New Maquoketa business focuses on finding new uses for materials

MAQUOKETA, Iowa — A business that specializes in finding new uses for castoff materials from corporate industries will open a location in Maquoketa.

Repurposed Materials, a Denver-based company, will fill one of the two buildings vacated by Hollander Sleep Products when it closed its Maquoketa facilities in April. Repurposed Materials also has locations in South Carolina and Texas.

Founder and President Damon Carson described his business as an “industrial thrift store,” purchasing surplus or worn-out materials from one industry and selling them to another. He sees it as an offshoot of the “reuse” aspect in the familiar “reduce, reuse, recycle” refrain.

“Recycling is shred, chip, grind, melt … making something different,” he said. “We sell the stuff just as it is.”

For example, worn-down brushes from street sweepers can be sold to zoos and farms, where they are used as back scratchers for livestock. Conveyor belts grown thin can become a windbreak for cattle ranchers or a covering for high school tracks so that football players don’t damage the track’s surface with their cleats.

“It’s obsolete to the primary industry … but there’s all kinds of other industries that will take that used (object) and do something with it,” Carson said.

He advised that the company was looking to purchase a property in the upper Midwest since the lease was almost up on its yard in Kankakee, Ill. This summer, he received an email from Chris Meinecke, a Maquoketa resident who subscribes to Repurposed Materials’ e-newsletter, letting him know about the available Hollander building.

Hollander Sleep Products, a bedding product manufacturer, announced in April that it was closing its two Maquoketa sites, eliminating about 125 jobs, due to a business downturn related to the pandemic.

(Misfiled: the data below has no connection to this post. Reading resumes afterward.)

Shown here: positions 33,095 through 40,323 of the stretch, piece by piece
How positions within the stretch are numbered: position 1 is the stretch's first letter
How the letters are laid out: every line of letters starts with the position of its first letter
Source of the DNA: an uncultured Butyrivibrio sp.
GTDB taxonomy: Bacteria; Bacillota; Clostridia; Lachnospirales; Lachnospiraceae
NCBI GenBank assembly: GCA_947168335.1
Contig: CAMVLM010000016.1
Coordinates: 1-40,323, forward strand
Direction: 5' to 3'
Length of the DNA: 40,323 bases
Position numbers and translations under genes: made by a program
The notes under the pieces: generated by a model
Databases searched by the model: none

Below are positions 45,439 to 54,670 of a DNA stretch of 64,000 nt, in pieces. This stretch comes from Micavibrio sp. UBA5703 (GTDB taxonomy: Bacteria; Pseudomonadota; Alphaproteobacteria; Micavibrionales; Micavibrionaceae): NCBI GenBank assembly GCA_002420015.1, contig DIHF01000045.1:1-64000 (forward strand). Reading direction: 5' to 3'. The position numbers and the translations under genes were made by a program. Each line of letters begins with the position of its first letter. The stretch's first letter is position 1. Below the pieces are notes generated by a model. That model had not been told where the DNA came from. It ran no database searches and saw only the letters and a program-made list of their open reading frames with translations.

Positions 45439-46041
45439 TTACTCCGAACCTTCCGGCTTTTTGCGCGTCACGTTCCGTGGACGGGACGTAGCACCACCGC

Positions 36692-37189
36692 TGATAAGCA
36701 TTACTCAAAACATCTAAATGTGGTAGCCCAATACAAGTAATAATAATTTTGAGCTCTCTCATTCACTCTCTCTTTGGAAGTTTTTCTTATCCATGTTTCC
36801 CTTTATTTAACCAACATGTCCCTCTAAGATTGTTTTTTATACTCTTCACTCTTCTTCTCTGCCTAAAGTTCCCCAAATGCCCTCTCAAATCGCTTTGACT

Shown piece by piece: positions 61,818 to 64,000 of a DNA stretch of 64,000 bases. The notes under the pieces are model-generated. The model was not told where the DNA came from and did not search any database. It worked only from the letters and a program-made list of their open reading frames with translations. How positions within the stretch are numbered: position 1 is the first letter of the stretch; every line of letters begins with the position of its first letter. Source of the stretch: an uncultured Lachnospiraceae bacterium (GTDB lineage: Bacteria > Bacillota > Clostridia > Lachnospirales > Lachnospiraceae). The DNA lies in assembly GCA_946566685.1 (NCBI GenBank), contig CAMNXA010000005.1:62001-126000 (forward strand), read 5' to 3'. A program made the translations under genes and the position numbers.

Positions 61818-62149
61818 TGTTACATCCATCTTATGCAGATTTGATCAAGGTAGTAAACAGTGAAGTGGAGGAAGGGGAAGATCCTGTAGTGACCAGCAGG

Mike Macri, vice president at commercial real estate services company CBRE, worked with Hollander to market the buildings.

Originally, both were listed for sublease, he said, but when Carson expressed an interest in owning the 1725 E. Maple St. location, they were able to arrange a sale. Online county property records show the 11-acre property was purchased for $350,000. Its 2020 assessed value was $560,600.

The second former Hollander building remains available for sublease.

“It’s great to see new business investing in the community— moving in, bringing new jobs, just new perspectives and opportunities,” Macri said. “It’s nice to have (the building) so quickly refilled and bringing in new jobs within the same year.”

While Carson noted that his business will not employ nearly as many people as Hollander, the arrival of Repurposed Materials is still an economic boost for Maquoketa.

“We’re not employee-heavy or manpower-intensive,” he said. “It will bring a few jobs, not many (compared to) what was previously in the building … but it does put an empty building back into productive usage, and two jobs is better than no jobs.”

Carson hopes to have the Maquoketa location open by March or April. The 40,000-square-foot building will be a distribution center but also will be open to walk-in business, allowing customers to browse through materials from old fire hoses to bowling alley wood.

“We’re on the cutting edge of sustainability, (and) Maquoketa will become one of our four branches,” Carson said. “It may be making it sound a little too sexy, but Maquoketa will be an epicenter of the sustainability movement, trying to keep this obsolete stuff out of the scrap metal heaps across the upper Midwest.”

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